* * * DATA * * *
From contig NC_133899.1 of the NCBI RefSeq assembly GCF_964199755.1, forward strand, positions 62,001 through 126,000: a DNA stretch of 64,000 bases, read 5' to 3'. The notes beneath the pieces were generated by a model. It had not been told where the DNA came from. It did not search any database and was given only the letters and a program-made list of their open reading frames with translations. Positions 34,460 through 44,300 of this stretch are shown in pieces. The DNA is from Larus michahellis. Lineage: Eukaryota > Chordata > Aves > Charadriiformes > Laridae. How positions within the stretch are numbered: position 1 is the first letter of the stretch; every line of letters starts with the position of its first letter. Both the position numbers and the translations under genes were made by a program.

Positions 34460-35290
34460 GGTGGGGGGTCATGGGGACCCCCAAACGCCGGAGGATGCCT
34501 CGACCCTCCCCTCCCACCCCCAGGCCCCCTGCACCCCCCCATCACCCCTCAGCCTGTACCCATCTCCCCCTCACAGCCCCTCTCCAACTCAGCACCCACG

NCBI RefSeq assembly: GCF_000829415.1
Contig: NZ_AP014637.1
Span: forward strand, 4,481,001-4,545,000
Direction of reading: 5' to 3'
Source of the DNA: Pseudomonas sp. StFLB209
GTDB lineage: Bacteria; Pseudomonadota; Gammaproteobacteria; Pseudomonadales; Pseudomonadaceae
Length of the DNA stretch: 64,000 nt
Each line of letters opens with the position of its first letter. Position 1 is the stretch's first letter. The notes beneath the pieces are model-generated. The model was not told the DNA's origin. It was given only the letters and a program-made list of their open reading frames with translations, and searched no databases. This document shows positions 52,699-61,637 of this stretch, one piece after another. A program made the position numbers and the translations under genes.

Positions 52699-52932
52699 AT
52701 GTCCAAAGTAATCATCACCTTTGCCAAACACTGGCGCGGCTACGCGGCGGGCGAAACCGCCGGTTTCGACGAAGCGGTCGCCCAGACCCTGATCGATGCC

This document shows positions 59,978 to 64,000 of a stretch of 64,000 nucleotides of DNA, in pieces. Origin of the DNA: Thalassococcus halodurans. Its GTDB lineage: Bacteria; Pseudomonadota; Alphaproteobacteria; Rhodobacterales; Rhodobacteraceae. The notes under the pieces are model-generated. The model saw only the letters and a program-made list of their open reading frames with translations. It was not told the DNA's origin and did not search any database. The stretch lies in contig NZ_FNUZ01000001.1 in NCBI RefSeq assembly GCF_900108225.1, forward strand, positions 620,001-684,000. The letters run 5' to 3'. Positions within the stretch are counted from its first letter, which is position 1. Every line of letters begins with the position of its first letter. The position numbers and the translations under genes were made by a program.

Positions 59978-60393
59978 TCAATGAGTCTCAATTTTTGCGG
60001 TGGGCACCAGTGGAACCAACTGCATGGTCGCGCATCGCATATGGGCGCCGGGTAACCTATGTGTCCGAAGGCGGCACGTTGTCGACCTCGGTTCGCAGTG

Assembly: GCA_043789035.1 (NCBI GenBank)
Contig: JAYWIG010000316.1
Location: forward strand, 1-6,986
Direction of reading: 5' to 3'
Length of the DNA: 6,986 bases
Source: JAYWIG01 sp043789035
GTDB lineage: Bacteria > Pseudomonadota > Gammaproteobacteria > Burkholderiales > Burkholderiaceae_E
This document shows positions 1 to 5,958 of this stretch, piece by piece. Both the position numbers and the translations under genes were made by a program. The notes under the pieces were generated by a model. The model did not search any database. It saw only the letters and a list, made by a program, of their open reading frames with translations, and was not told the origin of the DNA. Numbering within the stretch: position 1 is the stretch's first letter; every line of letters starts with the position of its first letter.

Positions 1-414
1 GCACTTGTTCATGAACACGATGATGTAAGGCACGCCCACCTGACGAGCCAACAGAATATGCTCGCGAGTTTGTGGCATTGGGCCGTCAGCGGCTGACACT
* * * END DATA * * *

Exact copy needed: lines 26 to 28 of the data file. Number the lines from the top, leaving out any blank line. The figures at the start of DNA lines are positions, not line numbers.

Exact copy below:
GTDB lineage: Bacteria > Pseudomonadota > Gammaproteobacteria > Burkholderiales > Burkholderiaceae_E
This document shows positions 1 to 5,958 of this stretch, piece by piece. Both the position numbers and the translations under genes were made by a program. The notes under the pieces were generated by a model. The model did not search any database. It saw only the letters and a list, made by a program, of their open reading frames with translations, and was not told the origin of the DNA. Numbering within the stretch: position 1 is the stretch's first letter; every line of letters starts with the position of its first letter.

Positions 1-414